5. GameLet Learning Process: GameLet Missions
Since the GameLet design is based on the didactic-methodological design of MELT, the MELT teaching and learning process were presented first. Now, the learning missions in GameLet are described.
At the centre of the gamified learning scenario is the story of an audio production in which students participate. In order to do this, students need to improve their reading skills in L1 and L2. Working on the audio production alone entails play and challenges for the students, which are not only related to the acquisition of an adequate level of reading fluency, but also in cooperation within their team (Kutzelmann et al., 2017). Dedicated software empowers students to train their reading fluency and create the audio production distributed via podcast. While playing, the students go through all the necessary learning steps to finish the audio production successfully. The story fosters identification with the learning activities.
The sequence of tasks in the course of the unfolding story is based on the MELT learning process that promotes reading fluency (Kutzelmann et al., 2016). In GameLet, the learning stages of MELT are represented in levels. Each level is a mission, and each mission is part of the story (see Table 1).
The learning activities that the students have to complete in the process have the following objectives, the achievement of which are of great importance for the development and promotion of good reading fluency:
- Know and understand the text and their own role in the scene.
- Understand and learn the language used in it.
- Practise reading aloud one' s own role and the scene alone and together.
- Give and receive feedback on the group members' reading aloud.
In order to better locate these learning activities in the training programme, they have been marked in the mission table. It will be obvious that the learning activities always span several missions.
Introduction (Mission 0): Students are introduced to the concept of reading fluency, its relevance for text comprehension, characteristics of good read alouds, the use of the tablets, and the Recording Studio software.
Getting to know the language (Missions 1&2): Linguistic understanding of a text and adequate pronunciation are prerequisites for reading with proper intonation and emphasis. Thus, while first reading their script, the students need to identify unknown words and add them to a digital Word Cloud. Then, the teacher focuses on translation, pronunciation and meaning of the Word Cloud items.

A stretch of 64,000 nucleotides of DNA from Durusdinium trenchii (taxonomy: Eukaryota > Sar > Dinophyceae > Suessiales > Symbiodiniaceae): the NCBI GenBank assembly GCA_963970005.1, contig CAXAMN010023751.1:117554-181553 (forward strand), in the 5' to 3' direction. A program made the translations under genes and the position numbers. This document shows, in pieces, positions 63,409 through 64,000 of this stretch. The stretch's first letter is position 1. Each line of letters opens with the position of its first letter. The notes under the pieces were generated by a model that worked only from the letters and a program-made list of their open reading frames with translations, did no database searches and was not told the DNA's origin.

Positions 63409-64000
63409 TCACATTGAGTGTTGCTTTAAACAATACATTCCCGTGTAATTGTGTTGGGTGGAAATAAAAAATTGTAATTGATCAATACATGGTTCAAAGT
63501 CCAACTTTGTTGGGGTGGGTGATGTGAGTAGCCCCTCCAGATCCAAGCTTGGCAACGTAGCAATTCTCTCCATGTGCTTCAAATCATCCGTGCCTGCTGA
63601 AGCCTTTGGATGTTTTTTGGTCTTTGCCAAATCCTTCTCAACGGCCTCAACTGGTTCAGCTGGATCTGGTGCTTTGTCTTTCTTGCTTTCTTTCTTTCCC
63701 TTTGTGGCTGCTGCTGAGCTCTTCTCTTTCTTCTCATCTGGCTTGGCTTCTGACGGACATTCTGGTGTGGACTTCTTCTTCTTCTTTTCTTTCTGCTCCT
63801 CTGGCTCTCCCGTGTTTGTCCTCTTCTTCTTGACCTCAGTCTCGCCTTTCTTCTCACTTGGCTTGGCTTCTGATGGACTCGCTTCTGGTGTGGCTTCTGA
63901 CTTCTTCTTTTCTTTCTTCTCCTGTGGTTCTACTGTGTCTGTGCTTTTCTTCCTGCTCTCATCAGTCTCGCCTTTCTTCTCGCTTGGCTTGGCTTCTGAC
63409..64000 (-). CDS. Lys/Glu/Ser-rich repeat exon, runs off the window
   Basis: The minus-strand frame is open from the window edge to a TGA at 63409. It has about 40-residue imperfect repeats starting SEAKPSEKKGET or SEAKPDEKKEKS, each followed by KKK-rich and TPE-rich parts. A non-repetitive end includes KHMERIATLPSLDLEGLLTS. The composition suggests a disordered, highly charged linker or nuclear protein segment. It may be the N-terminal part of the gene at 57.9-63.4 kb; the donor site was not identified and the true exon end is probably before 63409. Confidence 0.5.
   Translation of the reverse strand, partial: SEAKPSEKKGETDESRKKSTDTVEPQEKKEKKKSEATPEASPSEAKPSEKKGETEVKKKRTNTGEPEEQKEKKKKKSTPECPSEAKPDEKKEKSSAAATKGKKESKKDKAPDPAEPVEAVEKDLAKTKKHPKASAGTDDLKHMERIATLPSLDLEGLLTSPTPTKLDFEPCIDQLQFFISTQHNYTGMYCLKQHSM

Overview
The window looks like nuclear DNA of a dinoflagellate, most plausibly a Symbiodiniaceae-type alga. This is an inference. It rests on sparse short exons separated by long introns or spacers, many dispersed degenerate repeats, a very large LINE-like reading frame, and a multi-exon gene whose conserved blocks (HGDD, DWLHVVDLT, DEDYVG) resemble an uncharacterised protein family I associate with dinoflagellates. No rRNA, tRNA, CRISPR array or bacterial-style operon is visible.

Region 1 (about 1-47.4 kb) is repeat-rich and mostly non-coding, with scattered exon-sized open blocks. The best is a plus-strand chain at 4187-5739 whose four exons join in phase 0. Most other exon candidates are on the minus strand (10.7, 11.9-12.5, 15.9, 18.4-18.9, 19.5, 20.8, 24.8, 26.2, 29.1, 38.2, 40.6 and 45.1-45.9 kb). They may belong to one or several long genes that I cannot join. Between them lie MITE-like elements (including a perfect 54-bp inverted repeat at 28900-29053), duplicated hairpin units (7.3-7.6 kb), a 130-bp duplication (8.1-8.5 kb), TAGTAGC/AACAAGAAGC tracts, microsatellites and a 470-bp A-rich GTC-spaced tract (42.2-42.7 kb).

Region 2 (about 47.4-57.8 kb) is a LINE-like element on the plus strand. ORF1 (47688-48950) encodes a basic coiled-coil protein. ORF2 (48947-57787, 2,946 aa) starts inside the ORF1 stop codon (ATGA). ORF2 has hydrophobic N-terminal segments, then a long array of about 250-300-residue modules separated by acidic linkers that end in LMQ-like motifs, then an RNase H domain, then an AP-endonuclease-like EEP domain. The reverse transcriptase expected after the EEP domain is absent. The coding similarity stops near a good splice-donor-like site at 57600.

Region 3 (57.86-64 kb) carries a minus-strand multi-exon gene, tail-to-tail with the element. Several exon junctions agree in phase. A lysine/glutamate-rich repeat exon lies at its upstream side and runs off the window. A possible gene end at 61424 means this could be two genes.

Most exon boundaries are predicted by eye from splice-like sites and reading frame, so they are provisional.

Getting to know scenes, characters and roles (Missions 1-3): An adequate literary understanding of the scenes and of the whole story is fundamental for improving the overall prosodic composition of the reading. The Picture Quiz game allows students to become acquainted with the story by depicting a central scene of the story hidden behind square fields. The fewer the fields needing to be uncovered in order to identify the story, the more points the students can win. Games such as Putting the Story in the Right Order support student understanding of the story’s literary key elements such as: plot, characters, conflicts and settings. This type of game also uses an image central to the story. By dragging and dropping text parts hidden behind the illustrations (these appear by moving the cursor over them) and placing them into an input window, students create a summary of the story. Later, students produce a summary of their own scene and read summaries from peers in order to get to know the whole story. By filling in a digital Character Card which describes the characteristics of their role, and designing a Drawing of a scene, text understanding is also fostered. Another purpose of these tasks is to arouse student curiosity and motivation for the audio production.
Practising RF (Missions 2-4): First, students focus on the correct decoding and pronunciation of the words. With increasing automatisation and repetition at the word and sentence level, they can then concentrate on how the scenes are divided into meaningful and cohesive sections, and on their accentuation, intonation and pauses (Kutzelmann et al., 2016). Using the Recording Studio, students practice their reading fluency intensively. The game Emoji Tales helps students recognise and understand which emotions a text conveys and practice expressive reading.
Recording (Mission 5): Every group first records their own audio production in a general rehearsal and then follows with reflection on its quality with the help of peer and teacher feedback. Consequently, students are able to improve their performances and record the final version of their audio production.